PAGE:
Katie: Absolutely. People that are looking to understand more about their business or that are looking to grow, I think it’s a fantastic investment. And what’s really neat is that, you know, there’s so much capability that comes with these softwares. There are add-ons that people make all the time. You know, a lot of these softwares that we provide, especially have a lot of add-ons that if it doesn’t have a feature that meets a need, nine times out of 10, there’s another service that has used that open API so you get that functionality integrated into it. And you also have the ability to combine a new element, which is the e-commerce element that’s becoming so important. A fantastic example of that is we have a very good customer who’s been with us for a very long time that utilizes our retail point of sale. And it was when COVID hit, which was in the spring, you know, of last year, and she called us and said, “I don’t know what I’m going to do. I might have to shut my doors. I don’t know what to do because I have more business than I know how to handle and I don’t know how to safely handle it because there’s a pandemic.” And so we were able to give her an e-commerce solution that integrates with her retail point of sale so that her inventory in the store and online match up, she can’t sell more of an item than she has through online, and was able to give the experience of…she’s a landscaping company, right? So, everybody was home and thought, “Well, it’s spring, let’s get out in the yard and do something with our time.”
So, it allowed us to set up a system for her so that you can go online, you can get your five bags of mulch, you can get your three bins of tulip bulbs, and you pay for it. You don’t have to talk to anybody, you roll up in your car, they put everything in your trunk, and you’re on your way. And, you know, she had an increase in sales organically because of the fact that that was an industry that just blossomed in all of this at that time. But she was allowing people to pay easier and safely, and it worked with her point of sale system. So, she was able to, as a business owner, track those in-person sales track, those online sales, see the growth that happened from last year to this year. And that’s what was important to her because she is always growing.
Eric: I love that. I was going to actually bring that up if you didn’t, which is I’m a huge fan of efficiencies and automation and tools that can…you know, technology is supposed to make our lives easier. So we need to make sure that we’re taking advantage of those where possible. And so if you have a system that can track your inventory and you do things both in-person and online, the ability to connect those two things together is invaluable just so that you don’t have to think about it. It can act as it should, which is one store.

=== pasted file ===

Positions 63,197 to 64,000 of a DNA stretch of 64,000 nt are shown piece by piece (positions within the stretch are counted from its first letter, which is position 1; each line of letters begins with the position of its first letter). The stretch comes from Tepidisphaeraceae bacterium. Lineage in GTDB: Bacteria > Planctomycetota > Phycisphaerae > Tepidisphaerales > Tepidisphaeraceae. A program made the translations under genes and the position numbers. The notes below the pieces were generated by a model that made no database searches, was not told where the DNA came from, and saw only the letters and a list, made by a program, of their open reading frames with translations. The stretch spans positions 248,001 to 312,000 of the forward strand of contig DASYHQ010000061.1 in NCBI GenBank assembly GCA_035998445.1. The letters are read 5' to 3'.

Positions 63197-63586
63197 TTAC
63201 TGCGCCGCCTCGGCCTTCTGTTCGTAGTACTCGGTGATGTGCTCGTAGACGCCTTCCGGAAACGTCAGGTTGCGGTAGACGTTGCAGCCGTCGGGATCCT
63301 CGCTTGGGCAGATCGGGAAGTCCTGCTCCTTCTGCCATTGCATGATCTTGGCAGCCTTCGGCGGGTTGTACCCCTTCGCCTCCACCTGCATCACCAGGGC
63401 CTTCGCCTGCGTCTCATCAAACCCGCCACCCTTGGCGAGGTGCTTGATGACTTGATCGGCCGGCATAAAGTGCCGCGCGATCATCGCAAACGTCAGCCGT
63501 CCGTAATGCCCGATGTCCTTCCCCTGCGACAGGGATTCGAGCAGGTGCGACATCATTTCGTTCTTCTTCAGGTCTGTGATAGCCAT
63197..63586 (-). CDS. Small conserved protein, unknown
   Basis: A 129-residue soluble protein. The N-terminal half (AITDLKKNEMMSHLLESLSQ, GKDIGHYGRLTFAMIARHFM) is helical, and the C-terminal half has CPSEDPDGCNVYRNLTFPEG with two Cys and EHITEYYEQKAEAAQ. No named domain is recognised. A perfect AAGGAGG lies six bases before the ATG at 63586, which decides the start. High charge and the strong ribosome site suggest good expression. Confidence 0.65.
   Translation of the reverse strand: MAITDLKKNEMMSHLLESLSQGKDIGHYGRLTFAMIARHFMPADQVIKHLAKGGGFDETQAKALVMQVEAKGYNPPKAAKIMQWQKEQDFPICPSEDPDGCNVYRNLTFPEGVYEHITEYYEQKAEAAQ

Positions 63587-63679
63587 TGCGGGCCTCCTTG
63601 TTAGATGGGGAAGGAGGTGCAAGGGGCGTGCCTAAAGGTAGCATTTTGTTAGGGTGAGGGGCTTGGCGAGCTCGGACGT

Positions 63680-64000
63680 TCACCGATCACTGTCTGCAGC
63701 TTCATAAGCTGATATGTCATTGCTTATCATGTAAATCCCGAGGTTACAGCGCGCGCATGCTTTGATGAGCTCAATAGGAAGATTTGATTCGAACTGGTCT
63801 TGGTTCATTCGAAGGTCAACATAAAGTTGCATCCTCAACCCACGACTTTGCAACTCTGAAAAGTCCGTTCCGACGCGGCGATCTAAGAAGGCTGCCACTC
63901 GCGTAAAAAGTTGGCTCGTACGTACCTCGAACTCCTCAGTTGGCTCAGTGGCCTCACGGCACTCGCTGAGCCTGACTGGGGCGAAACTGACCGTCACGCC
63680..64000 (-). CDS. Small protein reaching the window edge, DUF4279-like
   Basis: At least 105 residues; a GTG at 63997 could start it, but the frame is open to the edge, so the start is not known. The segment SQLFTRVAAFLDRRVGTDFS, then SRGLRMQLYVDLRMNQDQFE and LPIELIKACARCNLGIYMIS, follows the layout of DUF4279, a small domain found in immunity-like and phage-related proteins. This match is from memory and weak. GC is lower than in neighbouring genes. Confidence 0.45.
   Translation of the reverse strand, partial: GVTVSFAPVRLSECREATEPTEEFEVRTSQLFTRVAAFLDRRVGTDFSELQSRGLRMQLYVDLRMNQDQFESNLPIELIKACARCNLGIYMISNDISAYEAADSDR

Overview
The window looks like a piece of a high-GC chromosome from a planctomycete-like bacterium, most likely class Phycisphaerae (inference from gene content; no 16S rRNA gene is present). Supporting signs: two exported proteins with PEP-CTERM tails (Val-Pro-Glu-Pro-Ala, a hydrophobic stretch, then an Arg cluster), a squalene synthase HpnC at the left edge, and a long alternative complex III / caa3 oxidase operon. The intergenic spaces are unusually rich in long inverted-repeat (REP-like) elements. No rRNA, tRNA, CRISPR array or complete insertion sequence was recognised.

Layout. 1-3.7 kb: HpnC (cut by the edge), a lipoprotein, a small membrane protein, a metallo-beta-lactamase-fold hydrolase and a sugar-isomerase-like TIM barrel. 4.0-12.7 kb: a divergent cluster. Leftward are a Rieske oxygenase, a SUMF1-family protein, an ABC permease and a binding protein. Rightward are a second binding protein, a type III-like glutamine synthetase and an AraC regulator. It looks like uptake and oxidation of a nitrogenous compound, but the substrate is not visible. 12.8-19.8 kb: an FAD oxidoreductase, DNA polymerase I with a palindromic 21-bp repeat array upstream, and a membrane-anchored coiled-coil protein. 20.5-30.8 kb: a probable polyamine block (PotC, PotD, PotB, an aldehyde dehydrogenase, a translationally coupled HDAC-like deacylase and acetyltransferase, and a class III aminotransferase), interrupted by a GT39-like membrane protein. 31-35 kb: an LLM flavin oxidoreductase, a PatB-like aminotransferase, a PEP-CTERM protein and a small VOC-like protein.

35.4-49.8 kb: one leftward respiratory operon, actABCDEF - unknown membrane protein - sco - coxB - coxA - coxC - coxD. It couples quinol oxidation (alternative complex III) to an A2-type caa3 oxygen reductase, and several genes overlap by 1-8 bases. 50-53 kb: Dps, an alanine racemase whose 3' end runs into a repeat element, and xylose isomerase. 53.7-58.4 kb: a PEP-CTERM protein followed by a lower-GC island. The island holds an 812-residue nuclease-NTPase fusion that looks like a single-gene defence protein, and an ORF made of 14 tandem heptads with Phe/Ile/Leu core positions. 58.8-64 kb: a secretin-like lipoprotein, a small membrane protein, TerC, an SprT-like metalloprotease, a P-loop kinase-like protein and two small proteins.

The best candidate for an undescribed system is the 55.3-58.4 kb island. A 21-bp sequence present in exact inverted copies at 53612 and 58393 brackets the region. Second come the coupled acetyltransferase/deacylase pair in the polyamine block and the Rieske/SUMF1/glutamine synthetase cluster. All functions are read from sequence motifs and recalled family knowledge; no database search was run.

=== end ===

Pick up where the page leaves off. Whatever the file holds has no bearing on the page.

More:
Katie: It’s critical. It’s absolutely critical. Yep. And I think that, you know, if anything, we’ve learned in the last year that it’s important to be able to operate your business anywhere at any time, except all the ways to pay and make it as safe and secure for you and your customers as possible. And I think that that idea that you know, a small landscaper in rural Delaware would have the ability to have such a robust solution with so many moving parts… You know, there was a time where people just thought that’s inaccessible. That’s Lowe’s, I can’t be Lowe’s. And anybody can be Lowe’s now in functionality and not break the bank to do so.
Eric: Exactly. Exactly. And I think that that’s super helpful and encouraging for business owners who may be wanting to take that leap, but they weren’t quite sure or they were nervous about it or scared of it, intimidated by it. So, Katie, I appreciate you joining me today. Do you have any final thoughts to wrap up our point of sale conversation?
Katie: Yeah, absolutely. It’s always a pleasure to be on here. I think that one of the biggest takeaways, and I’ve said this before and I’ll say it again, it’s so important that you look at the technology that you have in your business and how you’re accepting payments because there is so much opportunity to better your business and increase your efficiencies by just updating your technology. And so if you have a provider, ask your provider, “What’s technology that I don’t have that can make my business better and how?” And if you have a provider that doesn’t have that option, find someone who does and really invest the time in learning what’s available to you.
Eric: Excellent. Katie, sincerely, thank you once again and as always, for joining me and providing such helpful insights to our customers.
Katie: Absolutely. Thanks again.
Eric: If any of our listeners would have a question or want to learn more, the support that you need is available through First United. So, you can reach out to us at mybank.com and find a local advisor that can support you and your business. And they can point you in the right directions and maybe connect you with the folks at MPI to help with your merchant processing or point of sale needs. That brings us to the end of our show. You can always find more episodes by visiting mybank.com/podcast or find us on your favorite podcast app. You can also leave feedback, ask questions, or request the topic for us to discuss by sending an email to email@example.com. Thank you for listening. We’ll be back next week with more helpful content. But until then, we wish you the best in focusing on what matters most to you.